|RESTORING THE CUTTING EDGE|
"But as one was cutting down a tree, the iron ax head fell into the water; and he cried out and said, ‘Alas, master! For it was borrowed.’" 2Kings 6:5 (NKJV)
At first this store seems to be only a perfunctory account of a miracle performed by Elisha. However, a closer analysis will reveal a deeper message applicable to all believers. Let us recall that the young prophets had outgrown their dwelling, and had asked Elisha if they could build themselves larger quarters.
"And the sons of the prophets said to Elisha, ‘See now, the place where we dwell with you is too small for us. Please, let us go to the Jordan, and let every man take a beam from there, and let us make there a place where we may dwell.’ So he answered, ‘Go.’ Then one said, ‘Please consent to go with your servants.’ And he answered, ‘I will go.’ So he went with them. And when they came to the Jordan, they cut down trees." 2Kings 6:1-4 (NKJV)
The first thing we may note from this is that these young prophets were industrious. They did not ask to go throughout the country requesting donations, nor did they disdain physical work even though they were the top theologians of the day. Rather, they rolled up their sleeves, joined together, and performed the work. The rabbis had a saying, "He that does not teach his son a trade, makes him a thief." Surely there is nothing wrong with full-time ministers – it is a blessing if a society has the financial resources to support them. Nevertheless, those who work and also minister, as the Apostle Paul worked by making tents, should be admired for their resourcefulness and not demeaned and considered less spiritual because they participate in secular employment. In fact, ministers who are exposed to the workplace may find their preaching tempered by commonplace realities.
Elisha’s manner with this group is also instructive. Although a leader, he was not above getting directly involved in their work when asked. He could have said he was too busy with spiritual matters to help them, but he understood that helping them was a spiritual matter. Spiritual things are also manifest in physical activities, and this is applicable to those in leadership helping children, employees, students or others with projects that arise. It is through cooperation and working with them that leaders (or parents) may instill biblical values and also build friendships.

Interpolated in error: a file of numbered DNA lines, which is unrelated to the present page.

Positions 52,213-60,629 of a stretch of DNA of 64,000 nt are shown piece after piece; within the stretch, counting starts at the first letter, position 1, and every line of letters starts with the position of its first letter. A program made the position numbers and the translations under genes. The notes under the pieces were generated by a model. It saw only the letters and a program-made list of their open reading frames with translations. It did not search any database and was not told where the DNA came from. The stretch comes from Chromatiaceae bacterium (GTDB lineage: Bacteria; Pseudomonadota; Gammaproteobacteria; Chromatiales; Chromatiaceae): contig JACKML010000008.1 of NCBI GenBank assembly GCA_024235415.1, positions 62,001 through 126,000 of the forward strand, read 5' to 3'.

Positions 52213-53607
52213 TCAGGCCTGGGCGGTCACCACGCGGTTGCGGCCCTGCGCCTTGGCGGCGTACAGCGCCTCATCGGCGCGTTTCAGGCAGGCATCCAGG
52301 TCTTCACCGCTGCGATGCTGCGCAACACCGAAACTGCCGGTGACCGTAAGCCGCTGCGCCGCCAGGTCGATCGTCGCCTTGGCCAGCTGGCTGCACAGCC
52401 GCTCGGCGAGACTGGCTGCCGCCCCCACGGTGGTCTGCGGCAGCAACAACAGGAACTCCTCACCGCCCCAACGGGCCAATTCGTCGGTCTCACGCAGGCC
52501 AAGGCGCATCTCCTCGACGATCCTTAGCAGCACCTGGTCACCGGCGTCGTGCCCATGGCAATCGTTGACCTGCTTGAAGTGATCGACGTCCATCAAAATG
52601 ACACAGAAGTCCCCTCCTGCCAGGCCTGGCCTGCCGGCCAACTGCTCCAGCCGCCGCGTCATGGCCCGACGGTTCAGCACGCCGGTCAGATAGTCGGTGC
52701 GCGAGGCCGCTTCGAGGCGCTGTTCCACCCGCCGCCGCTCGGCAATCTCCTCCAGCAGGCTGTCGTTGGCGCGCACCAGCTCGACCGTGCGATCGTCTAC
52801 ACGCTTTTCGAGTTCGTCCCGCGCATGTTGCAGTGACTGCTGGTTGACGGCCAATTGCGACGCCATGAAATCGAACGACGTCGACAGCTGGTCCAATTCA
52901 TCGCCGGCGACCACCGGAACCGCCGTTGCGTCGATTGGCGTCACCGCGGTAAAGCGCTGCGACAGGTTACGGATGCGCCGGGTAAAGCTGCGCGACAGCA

Nevertheless, pastors sometimes keep those they minister to at arm’s length. The reason is that many of them have been betrayed by the people in their congregation, and after this happens often enough, they do not wish to make themselves vulnerable again. But was not Christ betrayed in a similar manner? And if we are to serve Him, will we not surely feel the sting of human failure that He experienced? Christians who help others will always find some of their efforts rebuffed, or worse. However, let us not "grow weary of well-doing", but rather understand what is clearly requested of us in Proverbs 19:22, where we read, "What is desired in a man is kindness." Elisha demonstrated this principle of kindness not only in agreeing to accompany his students, but also in doing so quickly rather than hemming and hawing and making them wait for an answer, which some do to exaggerate their importance. Along the same line, we read in Proverbs 3:28 (NKJV), "Do not say to your neighbor, ‘Go, and come back, and tomorrow I will give it,’ when you have it with you." Kindness does not make a leader weak – it makes a leader powerful, because a kind leader will not only have the authority vested by the position, he or she will also earn respect that wins loyalty and allegiance.
He Upbraideth Not
"But as one was cutting down a tree, the iron ax head fell into the water; and he cried out and said, ‘Alas, master! For it was borrowed.’" 2Kings 6:5 (NKJV)
On the surface of this, one might conclude that this Biblical account is an admonition against borrowing things. However, while that may be true to some extent, there is clearly a deeper revelation for us here. First of all, let us note the way in which Elisha answers this young man, who is distressed over this matter.
"So the man of God said, ‘Where did it fall?’ And he showed him the place. So he cut off a stick, and threw it in there; and he made the iron float." 2Kings 6:6 (NKJV)
How many of us have felt the sting of rejection from someone in authority when an accident such as this has occurred? In a grocery story, a child slips and falls, and the mother, instead of showing compassion, says, "You stupid fool!" Another child drops a drink, and the mother yells in public, "Kids, I can’t stand them!" This is the type of rejection we see around us today, as the love of many grows cold. And perhaps some reading this have suffered through this type of humiliation. But Elisha was gentle and godlike in his response. Instead of saying, "Why didn’t you check to make certain the head was secure," or some such, he simply asked the young man where it fell, reminding us of God’s invitation when we need help:
"If any of you lack wisdom, let him ask of God, that giveth to all men liberally, and upbraideth not; and it shall be given him." James 1:5 (KJS)
Is it not wonderful that when we ask God to help us, He doesn’t purse His lips and say "Haven’t I told you a thousand times!" but rather gives us wisdom generously, never making us feel foolish for asking?
Losing the Cutting Edge